New Delhi, 5 September Iron ore exports from the western state of Goa are likely to drop in the coming months because of a faulty handling equipment at a key port adding to woes caused by a firmer rupee, a senior industry official said today.
The problem with one of two shiploaders at Mormugao in Goa, the state that accounts for about 40% of India’s iron exports, is likely cut sales by 5%, said Glenn Kalvampara, joint secretary at the Goa Mineral ore Exporter’s Association.
Goa had exported 40 million tonnes of iron ore last year, out of India’s total sales of 90 million tonnes, with the Mormugao port accounting for 27 million tonnes.
Kalvampara said exports from Mormugao could drop by about two million tonnes because of the equipment failure when shipments start from October after a four-month break during the monsoon.
“The loader is expected to be commissioned by 1 December,” a senior Mormugao port official said, adding that the work for repair had already been handed to a firm.
It has been out of action since July, but exports from the state halts during the June to September rainy season.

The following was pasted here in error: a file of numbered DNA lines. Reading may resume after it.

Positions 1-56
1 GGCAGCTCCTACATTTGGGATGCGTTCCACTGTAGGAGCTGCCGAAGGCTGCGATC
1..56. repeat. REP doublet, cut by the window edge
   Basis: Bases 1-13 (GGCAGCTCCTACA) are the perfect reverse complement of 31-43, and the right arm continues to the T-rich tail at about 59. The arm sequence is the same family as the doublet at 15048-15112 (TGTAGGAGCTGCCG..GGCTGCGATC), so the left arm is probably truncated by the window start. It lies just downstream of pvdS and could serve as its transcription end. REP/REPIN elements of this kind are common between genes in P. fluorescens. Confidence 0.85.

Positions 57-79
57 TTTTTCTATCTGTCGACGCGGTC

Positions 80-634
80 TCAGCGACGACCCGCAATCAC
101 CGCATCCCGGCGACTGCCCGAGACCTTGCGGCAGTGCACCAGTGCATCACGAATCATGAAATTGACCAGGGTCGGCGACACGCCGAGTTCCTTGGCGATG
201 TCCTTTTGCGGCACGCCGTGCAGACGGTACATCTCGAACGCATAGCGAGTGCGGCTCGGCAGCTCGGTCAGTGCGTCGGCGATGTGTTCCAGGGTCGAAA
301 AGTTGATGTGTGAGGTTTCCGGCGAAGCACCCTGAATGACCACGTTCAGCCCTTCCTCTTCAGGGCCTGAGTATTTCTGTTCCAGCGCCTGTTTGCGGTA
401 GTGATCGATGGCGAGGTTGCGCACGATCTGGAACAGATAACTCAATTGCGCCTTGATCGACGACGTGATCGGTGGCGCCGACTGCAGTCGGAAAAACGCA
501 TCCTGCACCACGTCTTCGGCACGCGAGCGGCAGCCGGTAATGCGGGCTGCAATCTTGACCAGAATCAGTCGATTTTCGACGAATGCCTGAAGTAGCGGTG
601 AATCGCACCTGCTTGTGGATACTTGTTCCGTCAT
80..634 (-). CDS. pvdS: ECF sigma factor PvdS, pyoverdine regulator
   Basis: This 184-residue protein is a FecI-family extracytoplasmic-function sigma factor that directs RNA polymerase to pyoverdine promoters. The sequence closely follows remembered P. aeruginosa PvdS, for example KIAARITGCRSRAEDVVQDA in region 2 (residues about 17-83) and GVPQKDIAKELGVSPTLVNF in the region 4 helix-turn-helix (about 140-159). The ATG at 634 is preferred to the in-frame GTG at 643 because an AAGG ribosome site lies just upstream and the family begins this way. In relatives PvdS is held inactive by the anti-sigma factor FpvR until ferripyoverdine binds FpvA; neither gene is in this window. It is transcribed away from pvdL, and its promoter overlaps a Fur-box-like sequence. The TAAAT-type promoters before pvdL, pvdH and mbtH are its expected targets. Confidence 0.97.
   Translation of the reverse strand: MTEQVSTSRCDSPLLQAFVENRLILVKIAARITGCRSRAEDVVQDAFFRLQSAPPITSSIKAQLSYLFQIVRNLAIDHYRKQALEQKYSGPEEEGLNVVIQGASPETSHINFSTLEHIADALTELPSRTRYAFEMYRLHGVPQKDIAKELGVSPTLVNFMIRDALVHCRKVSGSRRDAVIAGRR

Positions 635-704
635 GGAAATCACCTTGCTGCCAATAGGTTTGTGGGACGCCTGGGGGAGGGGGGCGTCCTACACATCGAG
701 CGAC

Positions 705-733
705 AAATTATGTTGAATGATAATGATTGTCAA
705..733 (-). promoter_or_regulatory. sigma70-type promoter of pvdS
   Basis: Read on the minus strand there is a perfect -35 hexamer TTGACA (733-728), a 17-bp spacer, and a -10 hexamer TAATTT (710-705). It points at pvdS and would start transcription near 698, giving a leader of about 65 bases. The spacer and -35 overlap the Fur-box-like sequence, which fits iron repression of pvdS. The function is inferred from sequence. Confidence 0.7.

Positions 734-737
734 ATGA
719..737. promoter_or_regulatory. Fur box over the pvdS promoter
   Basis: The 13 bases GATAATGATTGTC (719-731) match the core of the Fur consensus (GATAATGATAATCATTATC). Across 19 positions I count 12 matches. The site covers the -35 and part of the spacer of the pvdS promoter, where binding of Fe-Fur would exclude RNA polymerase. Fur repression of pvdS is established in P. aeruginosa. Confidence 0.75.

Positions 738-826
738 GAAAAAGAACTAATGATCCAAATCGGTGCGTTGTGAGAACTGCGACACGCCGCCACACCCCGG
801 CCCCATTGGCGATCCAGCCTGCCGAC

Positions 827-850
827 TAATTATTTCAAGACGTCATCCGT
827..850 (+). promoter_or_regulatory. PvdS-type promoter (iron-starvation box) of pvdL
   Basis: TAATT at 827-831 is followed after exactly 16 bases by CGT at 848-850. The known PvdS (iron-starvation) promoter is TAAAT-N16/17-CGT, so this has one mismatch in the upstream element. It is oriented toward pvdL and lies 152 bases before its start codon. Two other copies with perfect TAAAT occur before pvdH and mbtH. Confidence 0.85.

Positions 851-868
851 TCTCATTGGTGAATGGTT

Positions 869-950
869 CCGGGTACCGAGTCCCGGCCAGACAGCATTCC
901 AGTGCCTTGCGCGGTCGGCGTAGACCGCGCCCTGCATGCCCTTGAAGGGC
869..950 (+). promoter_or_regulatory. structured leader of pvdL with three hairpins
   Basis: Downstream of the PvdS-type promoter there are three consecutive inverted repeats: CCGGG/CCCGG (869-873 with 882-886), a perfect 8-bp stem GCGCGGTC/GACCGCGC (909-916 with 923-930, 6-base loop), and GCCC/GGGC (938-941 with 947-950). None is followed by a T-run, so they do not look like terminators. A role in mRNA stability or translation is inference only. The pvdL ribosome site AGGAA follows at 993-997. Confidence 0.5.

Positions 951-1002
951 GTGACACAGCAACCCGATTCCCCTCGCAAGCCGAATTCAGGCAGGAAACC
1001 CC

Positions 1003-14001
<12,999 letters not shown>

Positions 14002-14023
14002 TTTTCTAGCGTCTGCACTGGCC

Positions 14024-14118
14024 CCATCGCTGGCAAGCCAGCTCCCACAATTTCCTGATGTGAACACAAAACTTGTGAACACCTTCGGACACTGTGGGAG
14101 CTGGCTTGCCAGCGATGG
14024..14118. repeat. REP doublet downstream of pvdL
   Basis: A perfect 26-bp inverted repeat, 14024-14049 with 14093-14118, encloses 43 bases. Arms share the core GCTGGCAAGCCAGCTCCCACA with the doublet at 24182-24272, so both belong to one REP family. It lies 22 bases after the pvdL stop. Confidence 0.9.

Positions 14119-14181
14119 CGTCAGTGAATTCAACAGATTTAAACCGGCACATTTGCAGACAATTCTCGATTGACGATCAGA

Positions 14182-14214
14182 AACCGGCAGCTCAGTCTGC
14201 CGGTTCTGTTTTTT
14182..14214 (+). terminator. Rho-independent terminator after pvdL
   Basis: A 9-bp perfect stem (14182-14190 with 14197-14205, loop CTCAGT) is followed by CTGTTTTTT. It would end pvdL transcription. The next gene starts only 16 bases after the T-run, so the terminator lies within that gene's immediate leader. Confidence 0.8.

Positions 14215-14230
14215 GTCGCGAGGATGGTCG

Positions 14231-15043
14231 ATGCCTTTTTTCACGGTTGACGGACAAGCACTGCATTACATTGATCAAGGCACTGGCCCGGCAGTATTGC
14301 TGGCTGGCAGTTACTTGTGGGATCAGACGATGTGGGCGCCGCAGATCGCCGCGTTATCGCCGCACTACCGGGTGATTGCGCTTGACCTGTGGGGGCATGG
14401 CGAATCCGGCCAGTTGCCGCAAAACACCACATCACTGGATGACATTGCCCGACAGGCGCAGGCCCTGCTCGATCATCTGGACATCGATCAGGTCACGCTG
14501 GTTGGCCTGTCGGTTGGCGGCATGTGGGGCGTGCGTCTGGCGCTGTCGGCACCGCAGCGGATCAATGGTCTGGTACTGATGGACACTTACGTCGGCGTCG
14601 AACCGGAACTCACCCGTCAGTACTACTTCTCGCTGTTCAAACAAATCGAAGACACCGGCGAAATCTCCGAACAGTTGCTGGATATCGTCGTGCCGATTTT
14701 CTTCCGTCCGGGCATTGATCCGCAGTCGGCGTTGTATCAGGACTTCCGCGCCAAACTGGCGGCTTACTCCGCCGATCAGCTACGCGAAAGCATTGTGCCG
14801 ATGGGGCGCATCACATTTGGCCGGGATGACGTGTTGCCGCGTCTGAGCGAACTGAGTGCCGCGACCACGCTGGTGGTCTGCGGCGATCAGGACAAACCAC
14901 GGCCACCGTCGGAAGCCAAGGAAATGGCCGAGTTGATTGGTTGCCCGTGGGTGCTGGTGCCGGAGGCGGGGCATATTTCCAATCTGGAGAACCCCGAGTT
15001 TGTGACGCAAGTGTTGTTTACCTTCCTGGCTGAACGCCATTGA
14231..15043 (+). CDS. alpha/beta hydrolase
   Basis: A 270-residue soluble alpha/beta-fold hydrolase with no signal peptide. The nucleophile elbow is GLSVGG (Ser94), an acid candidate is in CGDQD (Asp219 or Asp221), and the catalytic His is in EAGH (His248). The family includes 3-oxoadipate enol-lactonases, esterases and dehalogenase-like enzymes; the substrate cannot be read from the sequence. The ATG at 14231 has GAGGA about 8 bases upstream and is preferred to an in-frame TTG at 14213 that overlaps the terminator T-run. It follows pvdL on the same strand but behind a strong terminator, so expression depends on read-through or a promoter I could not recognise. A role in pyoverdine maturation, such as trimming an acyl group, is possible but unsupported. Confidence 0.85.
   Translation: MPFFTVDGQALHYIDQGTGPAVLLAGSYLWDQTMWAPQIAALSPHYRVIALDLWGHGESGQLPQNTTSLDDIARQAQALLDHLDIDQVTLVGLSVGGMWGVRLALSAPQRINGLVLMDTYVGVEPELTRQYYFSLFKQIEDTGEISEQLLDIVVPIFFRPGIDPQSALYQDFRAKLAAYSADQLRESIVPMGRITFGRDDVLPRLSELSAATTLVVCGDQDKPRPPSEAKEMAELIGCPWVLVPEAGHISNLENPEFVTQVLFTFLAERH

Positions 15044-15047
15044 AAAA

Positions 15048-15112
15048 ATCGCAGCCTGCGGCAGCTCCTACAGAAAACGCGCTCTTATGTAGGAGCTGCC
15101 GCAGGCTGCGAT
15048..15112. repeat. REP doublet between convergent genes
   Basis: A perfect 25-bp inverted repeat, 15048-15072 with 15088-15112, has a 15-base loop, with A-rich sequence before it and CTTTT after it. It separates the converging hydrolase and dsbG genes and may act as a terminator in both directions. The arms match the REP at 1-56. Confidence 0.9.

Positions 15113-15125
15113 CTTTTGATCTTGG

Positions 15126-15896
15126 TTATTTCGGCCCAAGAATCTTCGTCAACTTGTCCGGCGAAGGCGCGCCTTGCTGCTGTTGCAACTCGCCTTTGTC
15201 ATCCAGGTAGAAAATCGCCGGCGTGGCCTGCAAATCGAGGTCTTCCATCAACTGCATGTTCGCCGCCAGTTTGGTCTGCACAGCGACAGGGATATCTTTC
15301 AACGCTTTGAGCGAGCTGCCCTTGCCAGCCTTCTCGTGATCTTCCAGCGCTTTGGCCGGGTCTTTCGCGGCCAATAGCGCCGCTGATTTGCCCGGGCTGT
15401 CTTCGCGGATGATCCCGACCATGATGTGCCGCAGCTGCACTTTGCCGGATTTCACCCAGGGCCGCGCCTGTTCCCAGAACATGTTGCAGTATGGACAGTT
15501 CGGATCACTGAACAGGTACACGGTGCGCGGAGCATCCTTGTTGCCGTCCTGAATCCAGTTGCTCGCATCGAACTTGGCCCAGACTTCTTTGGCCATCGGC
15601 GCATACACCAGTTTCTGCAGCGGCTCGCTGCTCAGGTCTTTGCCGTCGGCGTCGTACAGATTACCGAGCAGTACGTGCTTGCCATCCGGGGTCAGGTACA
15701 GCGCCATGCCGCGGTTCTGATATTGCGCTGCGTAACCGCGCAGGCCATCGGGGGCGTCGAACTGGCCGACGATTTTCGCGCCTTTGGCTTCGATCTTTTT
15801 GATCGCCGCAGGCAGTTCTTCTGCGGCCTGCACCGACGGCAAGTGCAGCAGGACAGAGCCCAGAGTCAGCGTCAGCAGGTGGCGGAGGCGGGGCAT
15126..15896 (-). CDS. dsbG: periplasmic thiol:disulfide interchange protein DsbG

Kalvampara said exports from Goa were expected to drop 10-15% this year, with an export tax and a firmer rupee weighing down sales.
The rupee climbed more than 10% since end-2006 to a nine-year high of 40.20 per dollar in July, but has since come off and was trading at about 40.9, still up about 8%.
India imposed a duty of Rs300 ($7.3) per tonne on iron ore exports in the budget in February, but later cut the levy to Rs50 for low-grade ores below 62% iron content after protests from the local mining industry.
Kalvampara said the rollback was only on low grade iron ore fines or powdery raw material. Low grade iron ore lumps, which makeup 15 to 20% of Goa’s exports, attracted a duty of Rs300 per tonne, he said.
However, a global shortage of ships has pushed up freight rates, giving India a temporary advantage over rival Brazil for sales to main importer China.